Biden plans to work with Republicans: Former Obama aides say that's delusional

Several veterans of the Obama White House suggest the former veep is being either naive or dishonest in wooing GOP

By Igor Derysh

Managing Editor

Published June 12, 2019 4:50PM (EDT)

Barack Obama; Joe Biden (Getty/Salon)
Barack Obama; Joe Biden (Getty/Salon)

Former aides to Barack Obama said that former Vice President Joe Biden’s plan to work with Republicans was either “delusional or dishonest” after years of GOP obstruction.

“With Trump gone you’re going to begin to see things change,” Biden said during a fundraiser Monday. “Because these folks know better. They know this isn’t what they’re supposed to be doing."

Obama aides who lived through eight years of obstruction by Mitch McConnell and company rejected Biden’s comment as naive.

“Fuck no,” a former senior Obama aide told The Daily Beast when asked if Republicans would be willing to work with the former veep.

Ben LaBolt, who served as Obama’s 2012 campaign press secretary, sarcastically added that he is sure that “Mitch McConnell and Mark Meadows will rush to form the Woke Caucus. And Nelson Rockefeller will be revived from his grave."

Biden has long touted his willingness to reach across the aisle, but many of the deals he cut during the Obama administration were not exactly popular with his own party. Biden’s deals included two extensions of the George W. Bush-era tax cuts and an agreement with McConnell that paved the way for major spending cuts.

“If Biden were prepared to negotiate like he did during the fiscal cliff and the Bush tax cut extensions, where Republicans basically got everything we wanted and he got a tiny bit, I’m sure there would be deals to get done,” a senior Senate leadership aide told The Daily Beast.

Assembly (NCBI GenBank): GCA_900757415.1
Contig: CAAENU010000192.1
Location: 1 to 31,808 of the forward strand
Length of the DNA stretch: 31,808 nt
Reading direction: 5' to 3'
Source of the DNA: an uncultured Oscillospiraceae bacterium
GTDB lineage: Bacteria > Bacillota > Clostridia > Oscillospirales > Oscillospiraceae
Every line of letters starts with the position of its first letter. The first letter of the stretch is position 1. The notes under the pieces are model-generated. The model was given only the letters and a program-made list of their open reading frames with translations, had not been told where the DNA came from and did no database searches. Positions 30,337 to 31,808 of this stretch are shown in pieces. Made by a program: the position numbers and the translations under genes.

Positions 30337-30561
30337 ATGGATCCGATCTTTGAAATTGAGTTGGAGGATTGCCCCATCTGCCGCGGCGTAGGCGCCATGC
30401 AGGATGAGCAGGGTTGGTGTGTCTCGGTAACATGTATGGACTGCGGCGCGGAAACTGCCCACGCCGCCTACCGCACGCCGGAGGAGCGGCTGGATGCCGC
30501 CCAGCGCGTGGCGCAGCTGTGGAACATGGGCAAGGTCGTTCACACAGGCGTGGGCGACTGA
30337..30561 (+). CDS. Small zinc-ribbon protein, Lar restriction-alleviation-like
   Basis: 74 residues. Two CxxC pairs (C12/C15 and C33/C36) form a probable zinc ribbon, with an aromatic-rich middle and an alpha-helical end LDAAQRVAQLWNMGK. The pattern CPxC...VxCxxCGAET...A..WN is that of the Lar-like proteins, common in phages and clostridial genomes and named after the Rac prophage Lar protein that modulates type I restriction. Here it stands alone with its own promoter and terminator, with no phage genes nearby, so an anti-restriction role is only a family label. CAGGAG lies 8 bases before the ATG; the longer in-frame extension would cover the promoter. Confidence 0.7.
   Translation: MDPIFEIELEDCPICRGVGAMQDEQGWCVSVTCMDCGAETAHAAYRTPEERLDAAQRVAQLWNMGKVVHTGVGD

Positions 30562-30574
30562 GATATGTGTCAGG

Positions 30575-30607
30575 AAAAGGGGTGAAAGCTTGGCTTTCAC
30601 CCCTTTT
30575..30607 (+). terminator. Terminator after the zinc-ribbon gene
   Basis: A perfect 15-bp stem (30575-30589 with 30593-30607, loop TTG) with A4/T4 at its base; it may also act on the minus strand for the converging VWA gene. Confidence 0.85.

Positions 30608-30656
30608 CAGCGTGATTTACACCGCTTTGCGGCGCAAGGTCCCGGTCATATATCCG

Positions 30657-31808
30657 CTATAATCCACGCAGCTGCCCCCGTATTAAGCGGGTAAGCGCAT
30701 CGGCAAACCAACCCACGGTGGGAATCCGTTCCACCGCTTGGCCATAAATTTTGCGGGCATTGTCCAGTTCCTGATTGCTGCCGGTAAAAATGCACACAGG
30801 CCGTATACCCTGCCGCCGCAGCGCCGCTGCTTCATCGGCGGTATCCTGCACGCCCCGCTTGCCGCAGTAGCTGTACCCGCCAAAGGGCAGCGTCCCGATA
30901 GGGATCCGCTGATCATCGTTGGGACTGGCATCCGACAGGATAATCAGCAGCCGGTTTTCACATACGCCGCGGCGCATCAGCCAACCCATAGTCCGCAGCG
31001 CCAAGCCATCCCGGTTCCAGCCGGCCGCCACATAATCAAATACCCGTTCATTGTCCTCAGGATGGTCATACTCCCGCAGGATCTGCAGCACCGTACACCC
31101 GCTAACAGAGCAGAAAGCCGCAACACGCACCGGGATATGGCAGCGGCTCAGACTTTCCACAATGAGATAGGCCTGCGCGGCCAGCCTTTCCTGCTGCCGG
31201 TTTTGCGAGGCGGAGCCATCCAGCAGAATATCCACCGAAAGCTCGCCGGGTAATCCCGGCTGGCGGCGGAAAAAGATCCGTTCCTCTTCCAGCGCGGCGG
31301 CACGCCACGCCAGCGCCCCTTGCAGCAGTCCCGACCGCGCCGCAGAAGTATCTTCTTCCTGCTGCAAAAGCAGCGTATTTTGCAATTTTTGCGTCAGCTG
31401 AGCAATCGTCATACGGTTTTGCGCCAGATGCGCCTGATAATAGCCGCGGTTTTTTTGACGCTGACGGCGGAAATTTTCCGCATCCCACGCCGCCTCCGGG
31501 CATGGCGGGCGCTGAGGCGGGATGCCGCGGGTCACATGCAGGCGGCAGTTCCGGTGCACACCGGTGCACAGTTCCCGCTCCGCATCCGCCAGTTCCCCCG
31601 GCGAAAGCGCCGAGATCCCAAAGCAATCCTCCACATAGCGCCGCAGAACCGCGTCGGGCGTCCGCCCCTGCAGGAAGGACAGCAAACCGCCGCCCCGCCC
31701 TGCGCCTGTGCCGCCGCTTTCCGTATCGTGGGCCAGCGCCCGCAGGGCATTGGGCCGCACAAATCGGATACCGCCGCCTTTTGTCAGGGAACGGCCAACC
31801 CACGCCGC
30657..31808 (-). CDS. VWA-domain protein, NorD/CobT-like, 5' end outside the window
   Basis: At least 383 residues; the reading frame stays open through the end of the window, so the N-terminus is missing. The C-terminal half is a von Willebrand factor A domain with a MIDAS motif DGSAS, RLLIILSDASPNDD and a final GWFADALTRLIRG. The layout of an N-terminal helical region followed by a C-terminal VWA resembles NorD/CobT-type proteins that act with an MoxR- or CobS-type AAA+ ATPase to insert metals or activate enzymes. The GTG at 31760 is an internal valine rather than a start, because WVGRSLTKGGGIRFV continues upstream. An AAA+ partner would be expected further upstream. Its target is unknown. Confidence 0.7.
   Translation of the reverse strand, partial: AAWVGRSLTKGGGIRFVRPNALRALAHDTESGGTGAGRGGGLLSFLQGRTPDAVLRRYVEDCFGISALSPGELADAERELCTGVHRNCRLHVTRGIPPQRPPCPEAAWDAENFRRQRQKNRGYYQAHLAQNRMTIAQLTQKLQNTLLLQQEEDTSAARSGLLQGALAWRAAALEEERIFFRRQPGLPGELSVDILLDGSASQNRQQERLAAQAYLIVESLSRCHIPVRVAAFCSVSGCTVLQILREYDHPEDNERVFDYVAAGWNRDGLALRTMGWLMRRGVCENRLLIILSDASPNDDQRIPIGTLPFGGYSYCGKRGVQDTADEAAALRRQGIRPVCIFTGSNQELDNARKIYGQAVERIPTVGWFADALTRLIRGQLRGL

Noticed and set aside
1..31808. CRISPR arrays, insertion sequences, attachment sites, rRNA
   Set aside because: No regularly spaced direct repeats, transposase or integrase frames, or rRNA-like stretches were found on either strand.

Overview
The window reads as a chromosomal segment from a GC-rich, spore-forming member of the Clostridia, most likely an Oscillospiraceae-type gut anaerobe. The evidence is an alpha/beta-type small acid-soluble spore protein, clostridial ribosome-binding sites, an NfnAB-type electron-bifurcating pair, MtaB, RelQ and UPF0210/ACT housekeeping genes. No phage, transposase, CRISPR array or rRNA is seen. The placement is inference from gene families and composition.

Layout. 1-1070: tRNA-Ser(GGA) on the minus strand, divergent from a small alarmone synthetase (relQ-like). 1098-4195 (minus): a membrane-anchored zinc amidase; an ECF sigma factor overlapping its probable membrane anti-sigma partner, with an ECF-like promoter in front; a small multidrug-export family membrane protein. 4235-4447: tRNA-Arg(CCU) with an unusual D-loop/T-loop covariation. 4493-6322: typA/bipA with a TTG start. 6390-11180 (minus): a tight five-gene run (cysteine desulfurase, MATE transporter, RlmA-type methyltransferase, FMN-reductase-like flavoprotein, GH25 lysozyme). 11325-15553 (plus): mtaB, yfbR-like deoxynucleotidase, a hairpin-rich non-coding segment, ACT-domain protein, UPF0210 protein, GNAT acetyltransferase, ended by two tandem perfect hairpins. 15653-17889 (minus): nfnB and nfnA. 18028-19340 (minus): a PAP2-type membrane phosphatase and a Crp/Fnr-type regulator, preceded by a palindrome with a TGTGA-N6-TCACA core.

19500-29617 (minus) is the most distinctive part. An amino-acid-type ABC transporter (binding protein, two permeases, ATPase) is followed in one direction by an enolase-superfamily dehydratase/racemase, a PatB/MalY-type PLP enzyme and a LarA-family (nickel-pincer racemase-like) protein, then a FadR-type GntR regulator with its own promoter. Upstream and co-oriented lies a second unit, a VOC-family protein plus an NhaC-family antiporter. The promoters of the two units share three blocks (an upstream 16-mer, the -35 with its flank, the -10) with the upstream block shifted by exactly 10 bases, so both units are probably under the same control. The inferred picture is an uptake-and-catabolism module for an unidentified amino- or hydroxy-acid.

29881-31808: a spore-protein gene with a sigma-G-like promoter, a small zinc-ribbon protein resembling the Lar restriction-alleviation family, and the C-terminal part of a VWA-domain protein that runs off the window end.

Jim Messina, Obama’s 2012 campaign manager, added that Biden’s naiveté may hurt him among Democratic voters. The idea that Republicans will have a post-Trump “epiphany” will be “met with great skepticism given Republicans' eight-year obstruction of Obama,” he said.

Former senior Senate aides agreed that the Republicans will not compromise because their unprecedented obstruction during the Obama years scored them big wins.

"It’s either delusional or dishonest,” Adam Jentleson, who was deputy chief of staff to former Senate Democratic leader Harry Reid, told The Daily Beast. “Republicans reaped enormous gains from their obstruction, like securing the balance of the Supreme Court for a generation or more. They know obstruction works and they will eat Biden’s lunch while he reminisces about the good old days.”

Chris Kang, who served as deputy counsel and deputy assistant to Obama, noted that Obama tried to work with Republicans too. For instance, he nominated a judge to the Supreme Court who was backed by several Republican senators — the now famous Merrick Garland — only to see him blocked anyway.

“Republicans are beyond senseless when it comes to judges, and it has nothing to do with Trump. Their unprecedented obstruction of Obama's nominees started in January 2009 and ended with blocking Merrick Garland for the Supreme Court,” Kang told The Daily Beast. “They blocked nominees whom they originally recommended themselves … and in Obama's last two years, they confirmed the fewest circuit judges since the 1800s. Democrats need to recognize that there are no ‘good old days’ to return to on judges.”

Biden’s claim echoes what Obama believed about the Republican Party during his 2012 re-election bid.

"My expectation is that if we can break this fever, that we can invest in clean energy and energy efficiency because that's not a partisan issue," Obama said in June of 2012. "I believe that If we're successful in this election, when we're successful in this election, that the fever may break, because there's a tradition in the Republican Party of more common sense than that. My hope, my expectation, is that after the election, now that it turns out that the goal of beating Obama doesn't make much sense because I'm not running again, that we can start getting some cooperation again.”

Instead, Republicans went on to block dozens of Obama nominees, including Garland, and a few years later nominated Donald Trump, a man who built his political career on false suggestions that Obama was not born in the United States.

By Igor Derysh

Igor Derysh is Salon's managing editor. His work has also appeared in the Los Angeles Times, Chicago Tribune, Boston Herald and Baltimore Sun.

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